If they’re not buying up Sunseeker yachts just because they are the ones seen in the latest Bond movie, they’re out spending hundreds of thousands of dollars on American style weddings.  Remember the Happy Meal toys and the dollar-a-day Chinese? Apparently, those people no longer exist in China. Everyone in China now is a millionaire and Americans and Europeans want to sell them the high life.

Starting this weekend, some 14,000 high-net worth Chinese will attend the Top Marques super luxury expo in Shanghai and guess who is going to be there? How about Miami real estate firms? How about realtors from the English countryside?

Miami real estate broker Jorge Martinez of Worldwide Properties, together with co-founder Roland Ortiz, and senior agent, Olimpia Zanardi, will be the first American real estate agents at the expo to showcase property alongside private jets and Ferraris. They’ll be touting their wares: $2 million South Beach penthouses at Venetian Way.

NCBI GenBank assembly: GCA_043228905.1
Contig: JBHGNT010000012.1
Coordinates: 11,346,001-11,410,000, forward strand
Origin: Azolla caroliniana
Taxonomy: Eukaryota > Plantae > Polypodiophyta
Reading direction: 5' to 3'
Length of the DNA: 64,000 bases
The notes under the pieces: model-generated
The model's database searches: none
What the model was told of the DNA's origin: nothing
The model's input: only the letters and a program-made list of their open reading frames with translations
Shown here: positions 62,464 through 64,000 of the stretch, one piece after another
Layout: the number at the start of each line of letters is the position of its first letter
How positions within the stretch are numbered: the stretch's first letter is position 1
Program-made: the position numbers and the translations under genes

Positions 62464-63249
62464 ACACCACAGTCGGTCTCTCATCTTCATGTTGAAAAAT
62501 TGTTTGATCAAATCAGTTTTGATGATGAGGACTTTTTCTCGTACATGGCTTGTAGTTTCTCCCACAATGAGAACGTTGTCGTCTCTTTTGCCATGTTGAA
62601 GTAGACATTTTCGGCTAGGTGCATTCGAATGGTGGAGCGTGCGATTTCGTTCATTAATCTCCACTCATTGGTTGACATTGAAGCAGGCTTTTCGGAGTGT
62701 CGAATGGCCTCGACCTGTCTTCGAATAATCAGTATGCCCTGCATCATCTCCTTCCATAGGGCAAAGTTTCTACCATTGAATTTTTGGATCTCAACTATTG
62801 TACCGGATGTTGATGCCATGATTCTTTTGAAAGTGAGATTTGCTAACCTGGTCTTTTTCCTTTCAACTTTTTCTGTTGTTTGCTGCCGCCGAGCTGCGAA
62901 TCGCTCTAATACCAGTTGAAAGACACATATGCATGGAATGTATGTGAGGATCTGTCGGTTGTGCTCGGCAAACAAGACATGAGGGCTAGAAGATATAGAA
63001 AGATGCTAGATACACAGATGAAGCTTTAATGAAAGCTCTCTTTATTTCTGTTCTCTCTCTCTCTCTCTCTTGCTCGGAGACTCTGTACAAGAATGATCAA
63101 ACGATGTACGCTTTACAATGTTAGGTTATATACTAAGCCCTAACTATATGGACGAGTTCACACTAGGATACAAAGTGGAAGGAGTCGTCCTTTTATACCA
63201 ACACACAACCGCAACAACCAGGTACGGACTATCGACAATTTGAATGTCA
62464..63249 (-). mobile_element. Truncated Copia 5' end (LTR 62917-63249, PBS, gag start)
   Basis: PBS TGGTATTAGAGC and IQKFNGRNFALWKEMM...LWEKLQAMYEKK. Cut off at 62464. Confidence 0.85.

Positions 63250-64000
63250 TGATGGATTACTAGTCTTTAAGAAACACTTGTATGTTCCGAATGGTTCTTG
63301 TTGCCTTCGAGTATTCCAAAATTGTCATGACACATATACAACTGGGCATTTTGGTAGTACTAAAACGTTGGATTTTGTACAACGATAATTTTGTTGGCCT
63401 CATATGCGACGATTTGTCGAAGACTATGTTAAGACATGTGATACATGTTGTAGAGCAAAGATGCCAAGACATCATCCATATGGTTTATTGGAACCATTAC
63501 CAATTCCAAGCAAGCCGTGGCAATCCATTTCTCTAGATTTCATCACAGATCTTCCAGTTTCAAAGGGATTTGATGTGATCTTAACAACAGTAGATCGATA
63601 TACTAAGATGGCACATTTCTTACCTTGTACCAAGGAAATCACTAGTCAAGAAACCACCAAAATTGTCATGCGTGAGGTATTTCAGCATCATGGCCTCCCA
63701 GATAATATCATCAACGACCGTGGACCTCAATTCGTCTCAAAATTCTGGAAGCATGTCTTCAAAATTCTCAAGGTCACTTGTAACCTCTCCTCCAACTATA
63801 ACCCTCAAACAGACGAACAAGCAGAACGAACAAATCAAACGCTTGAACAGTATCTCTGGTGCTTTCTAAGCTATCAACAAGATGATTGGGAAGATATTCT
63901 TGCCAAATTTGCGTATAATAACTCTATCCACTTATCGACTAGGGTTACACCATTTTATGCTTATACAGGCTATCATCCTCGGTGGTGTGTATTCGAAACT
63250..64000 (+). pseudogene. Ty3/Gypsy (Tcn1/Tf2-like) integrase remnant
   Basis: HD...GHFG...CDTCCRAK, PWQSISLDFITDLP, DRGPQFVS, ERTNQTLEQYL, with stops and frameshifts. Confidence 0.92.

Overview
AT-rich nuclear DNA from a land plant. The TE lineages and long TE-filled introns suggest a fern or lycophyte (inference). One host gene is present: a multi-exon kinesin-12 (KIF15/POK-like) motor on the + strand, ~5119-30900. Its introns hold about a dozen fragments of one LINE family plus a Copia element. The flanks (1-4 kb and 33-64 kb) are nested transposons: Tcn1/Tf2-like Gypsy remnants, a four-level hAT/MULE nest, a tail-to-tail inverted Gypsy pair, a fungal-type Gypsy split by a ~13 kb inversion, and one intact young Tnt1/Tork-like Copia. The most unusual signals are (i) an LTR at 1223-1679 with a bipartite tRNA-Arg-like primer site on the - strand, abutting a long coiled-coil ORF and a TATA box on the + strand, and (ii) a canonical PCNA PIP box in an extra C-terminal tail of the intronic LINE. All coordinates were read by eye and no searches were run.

If you’re from Miami and thought your real estate values weren’t priced to match the state’s 7% unemployment rate, blame a rich foreigner.  This isn’t to incite riots, of course. But the rich love Miami, and the Chinese love Florida, second only to California as their go-to state for second or third homes.

“For wealthy Chinese, a Miami penthouse is as much a lifestyle purchase as a $500,000 car, luxury purse or a case of $5,000-per-bottle wine” said Martinez.  ”Our intention is to penetrate a new market. Chinese are investing in the U.S. more now than ever before and we want Worldwide Properties to be the agency that brings them to South Florida.”

Paradise Waters. If you have to ask where it is, it’s probably because you can’t afford it.

Top Marques is usually just for expensive toys. But this year, expensive housing is up for a look, too. It’s one more expression of how Chinese high-net-worth individuals have become so internationally sophisticated, and so wealthy, that they can pick up second homes in other countries like they would a designer purse or car. It is also a sign that Western real estate agents are waking up to the Chinese market, and starting to target these guys aggressively.